So the take home point is simple:

Being too sideways to straight and leg side is a non-negotiable: It restricts you considerably both surviving and attacking.

Never stand with your front foot further across to the off side than your back foot; it's impossible to be a successful batter playing this way because you are too sideways.


If you want to learn everything there is to know about technique, check out Gary Palmer's interactive coaching courses. Gary is a coach with over 20 years experience teaching players to become first class cricketers. For the first time he has put his drills online, only at PitchVision Academy.


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Thanks Gary, great article!

Pretty much sums up all the problems with my technique and how to fix them. Thank you!

yeah advice here was always have a side on stance and ya know, i never listened (luckily).. i always reckoned that standing side on limits your batting sight and makes ya more prone to LBs; i found out about pointing the backfoot forward a while back when trying to perfect my front foot defense.. a pointed backfoot allows you to know exactly where the line of your stroke is gunna be, improves balance, and allows me to aim my shots exactly where i want them (not to mention if ya get an inside edge it tends to hit the pointed in back foot instead of the stumps haha). hearing this from a professional like David confirms what i've known all along, thanks David!

Thank you for the kind words. It was Gary Palmer's wisdom on show here, so please direct your thanks to his great cricketing brain!

well a big thank you to Gary Palmer too!

in the last2 games i scored 42 and 24 respectively.. out bowled and lbw respectfully too.. thought i had a great technique but i knew something was up.. thanx 4the aha moment.. i plan 2score a ton next week an will put this technique to practice this entire week.. big thanx guys! when i get my runs il come back and thank you again

i read the recent bowling article about batting weaknesses, and the one with the open stance intregued me, i take an open stance , and i find it hard to play the off and cover drives. how can i improve my offside play with an open stance? or should i close it slightly and get the best of both stances?

There are a number of reasons you might have trouble with the off drive. It's worth experimenting in the nets with a sideways or slightly less open stance to see if getting across is the problem.

Thanks Gary Palmer

Awesome article Gary! Just had one question. Some coaches prefer sideways stance and others prefer the orthodox ones and as you mentioned in your article there are pros and cons to the stance you choose. Do you recommend practicing both orthodox and sideways stance? Another question was that how do you analyze the situation in a game to change the stance because in club level bowlers aren't consistent with their line or length?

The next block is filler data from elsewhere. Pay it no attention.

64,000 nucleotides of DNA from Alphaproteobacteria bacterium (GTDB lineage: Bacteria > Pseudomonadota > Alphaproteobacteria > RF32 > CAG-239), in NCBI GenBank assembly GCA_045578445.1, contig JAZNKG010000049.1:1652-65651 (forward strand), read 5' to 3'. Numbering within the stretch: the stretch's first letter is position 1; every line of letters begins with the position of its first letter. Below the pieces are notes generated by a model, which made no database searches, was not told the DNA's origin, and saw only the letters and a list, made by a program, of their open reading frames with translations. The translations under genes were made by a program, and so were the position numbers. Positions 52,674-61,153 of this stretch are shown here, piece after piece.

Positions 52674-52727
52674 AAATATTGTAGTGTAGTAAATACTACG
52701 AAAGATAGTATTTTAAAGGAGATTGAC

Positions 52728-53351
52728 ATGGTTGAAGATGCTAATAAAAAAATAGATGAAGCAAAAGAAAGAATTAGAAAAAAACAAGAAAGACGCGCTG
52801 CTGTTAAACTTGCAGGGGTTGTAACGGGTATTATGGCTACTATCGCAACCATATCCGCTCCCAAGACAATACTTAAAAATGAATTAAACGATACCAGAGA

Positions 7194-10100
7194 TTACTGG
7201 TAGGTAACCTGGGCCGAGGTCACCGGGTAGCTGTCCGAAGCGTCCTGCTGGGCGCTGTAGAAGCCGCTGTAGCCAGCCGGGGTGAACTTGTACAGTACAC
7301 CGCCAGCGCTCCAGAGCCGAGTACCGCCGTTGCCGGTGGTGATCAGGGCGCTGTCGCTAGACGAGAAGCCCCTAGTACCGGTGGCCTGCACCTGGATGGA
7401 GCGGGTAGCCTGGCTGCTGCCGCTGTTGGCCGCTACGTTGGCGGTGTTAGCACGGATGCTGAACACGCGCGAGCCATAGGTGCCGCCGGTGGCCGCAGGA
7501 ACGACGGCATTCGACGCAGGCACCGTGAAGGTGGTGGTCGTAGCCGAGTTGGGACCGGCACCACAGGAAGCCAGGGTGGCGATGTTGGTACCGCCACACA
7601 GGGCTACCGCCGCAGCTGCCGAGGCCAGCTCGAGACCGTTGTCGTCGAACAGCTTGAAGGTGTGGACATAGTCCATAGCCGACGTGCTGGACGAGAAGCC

Thank you Mr Palmer for the amazing article, the sort of allingment you are talking about, I have been using with great effect, keeping my shoulders slightly open enough to get both eyes watching the ball for a clear view,

I have tried the fully side-on batting style too but did fine that I was only watching the ball with the left eye,

Only issue is that I have a trigger movement and I like to open my front toe towards the bowler in an open way so that may weight goes towards the target and back foot back and accross, I like this position, however is it ok to keep the toe pointing towards the bowler rather than sideways or parallel to the crease?


As someone who has been deeply involved with this game and also put in over four hours of practise a day for the last two years into the technical aspects of batting, I can understand where your coming from,

there are two basic ways of playing through the off-side, you may either close your shoulder by simply pointing your head and shoulder towards the line and pitch of the ball, this is the easiest way and best to understand as you will never be out of allingment, you can do this from both open and side on stance,

It is very hard to be thinking "IF THE BALL IS OUTSIDE OFF STUMP I WILL CLOSE MY SHOULDER" because if you are thinking this you are not watching the ball properly as we cannot do two things at once

The other way is to play the ball later (i.e play the ball mid-centre of your body and not around your front foot),
for this you do not want to close your shoulders but keep them parallel and rather get your body behind the line of the ball!

You do not have to get your behind the line of the ball, the ball that is not in front of your body does not need to be cover driven, you can slash it too, (it all depends on your complete package and what shots you play and how you address the ball as an indivisual,

today It has come to a point where I do not think about it but that comes after thousands of repetitions

All the best!